Improving user acceptance testing sessions

July 12, 2012

I’ve been involved in quite a few UAT sessions with clients, and they can be very frustrating for a developer. You’ve spent weeks working on something only for someone who knows next to nothing about it to say that it’s all terrible. The temptation is to go on the defensive, and adopt a default position of reject all bug reports, especially when confronted with irritations like:

  • Duplicate issues
  • Multiple defects in the same issue
  • Badly described issues
  • no steps to recreate
  • no screenshot
  • no mention of expected or actual behaviour
  • Users who think they’re too important to waste time using the bug tracking tool, and just send emails
  • Defect severity inflation - users who mark every single bug as critical or major

The worst example I ever saw was a single bug report, containing nothing but a zip file. Inside the zip file was a scan of about 20 black and white printouts from the browser, with notes scribbled on top.

It’s easy to get annoyed, blame the users and say that they’re a bunch of morons, but that’s missing the point. Unless the client is paying for specialists, testing isn’t their job. In that respect they’re like the average web user - not necessarily all that computer-aware, but using the thing you’ve built. So in that way, they’re ideal to test it. If the thing had only been tested by developers, I’d have some serious doubts about its usability.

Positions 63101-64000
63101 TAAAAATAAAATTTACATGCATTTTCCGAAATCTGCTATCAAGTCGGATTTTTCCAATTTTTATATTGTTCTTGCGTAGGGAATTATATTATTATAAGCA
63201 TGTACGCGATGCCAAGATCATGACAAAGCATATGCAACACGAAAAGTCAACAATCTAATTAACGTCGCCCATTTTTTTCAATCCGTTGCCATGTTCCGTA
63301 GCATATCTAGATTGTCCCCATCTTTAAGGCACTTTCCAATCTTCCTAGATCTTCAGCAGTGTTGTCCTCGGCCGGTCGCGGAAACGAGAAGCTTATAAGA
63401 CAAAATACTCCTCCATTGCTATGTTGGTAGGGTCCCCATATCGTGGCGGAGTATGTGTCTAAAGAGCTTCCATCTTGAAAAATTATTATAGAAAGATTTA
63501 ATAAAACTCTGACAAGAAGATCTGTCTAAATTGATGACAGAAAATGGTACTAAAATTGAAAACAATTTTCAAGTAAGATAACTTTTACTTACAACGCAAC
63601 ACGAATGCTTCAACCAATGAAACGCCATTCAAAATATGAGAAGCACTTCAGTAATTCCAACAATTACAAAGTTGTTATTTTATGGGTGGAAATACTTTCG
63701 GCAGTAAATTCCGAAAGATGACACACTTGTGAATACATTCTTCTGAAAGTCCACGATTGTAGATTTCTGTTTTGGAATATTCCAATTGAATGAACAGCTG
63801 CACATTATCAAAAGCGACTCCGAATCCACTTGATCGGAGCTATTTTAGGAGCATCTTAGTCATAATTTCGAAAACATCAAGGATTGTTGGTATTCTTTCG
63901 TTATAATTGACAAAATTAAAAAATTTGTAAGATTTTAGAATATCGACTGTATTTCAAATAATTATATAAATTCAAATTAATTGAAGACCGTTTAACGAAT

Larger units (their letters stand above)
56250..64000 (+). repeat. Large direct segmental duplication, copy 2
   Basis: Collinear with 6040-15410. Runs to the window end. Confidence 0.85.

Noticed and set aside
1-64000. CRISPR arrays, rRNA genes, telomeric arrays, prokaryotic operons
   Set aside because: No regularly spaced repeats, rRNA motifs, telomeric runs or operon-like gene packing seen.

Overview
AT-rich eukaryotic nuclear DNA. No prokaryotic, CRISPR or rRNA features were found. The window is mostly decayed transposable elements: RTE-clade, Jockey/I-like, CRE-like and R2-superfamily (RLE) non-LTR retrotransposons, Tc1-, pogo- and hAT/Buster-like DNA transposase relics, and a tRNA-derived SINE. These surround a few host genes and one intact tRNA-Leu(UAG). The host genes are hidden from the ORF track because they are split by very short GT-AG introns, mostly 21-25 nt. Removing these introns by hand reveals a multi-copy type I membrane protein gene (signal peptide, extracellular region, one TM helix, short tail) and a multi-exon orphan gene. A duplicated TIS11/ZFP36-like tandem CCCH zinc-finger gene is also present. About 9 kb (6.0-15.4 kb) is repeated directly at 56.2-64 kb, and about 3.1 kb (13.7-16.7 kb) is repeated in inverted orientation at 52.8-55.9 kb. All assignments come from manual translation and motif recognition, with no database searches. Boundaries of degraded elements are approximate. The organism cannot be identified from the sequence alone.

Having said that, a testing session is work, so people should take a professional attitude to it.

It’s also important for the developers (or whoever is doing client liaison) to set the sessions up the right way.

  • explain what’s expected of the testers
  • provide a reference of what the categories mean
  • make sure that someone is triaging bugs

There are a lot of resources on testing out there, including this document by Cem Kaner of Florida Institute of Technology - it could do with a bit of design work, but it’s full of salient information, such as: “The best tester isn’t the one who finds the most bugs or who embarrasses the most programmers. The best tester is the one who gets the most bugs fixed.”

The other place I’ve found good stuff is the Software Quality Assurance & Testing section of Stack Exchange.

The bottom line really is that testing shouldn’t be considered a chore or a necessary evil. It’s there to make sure that the thing works, and testers need to keep developers honest.

Testing should be respected.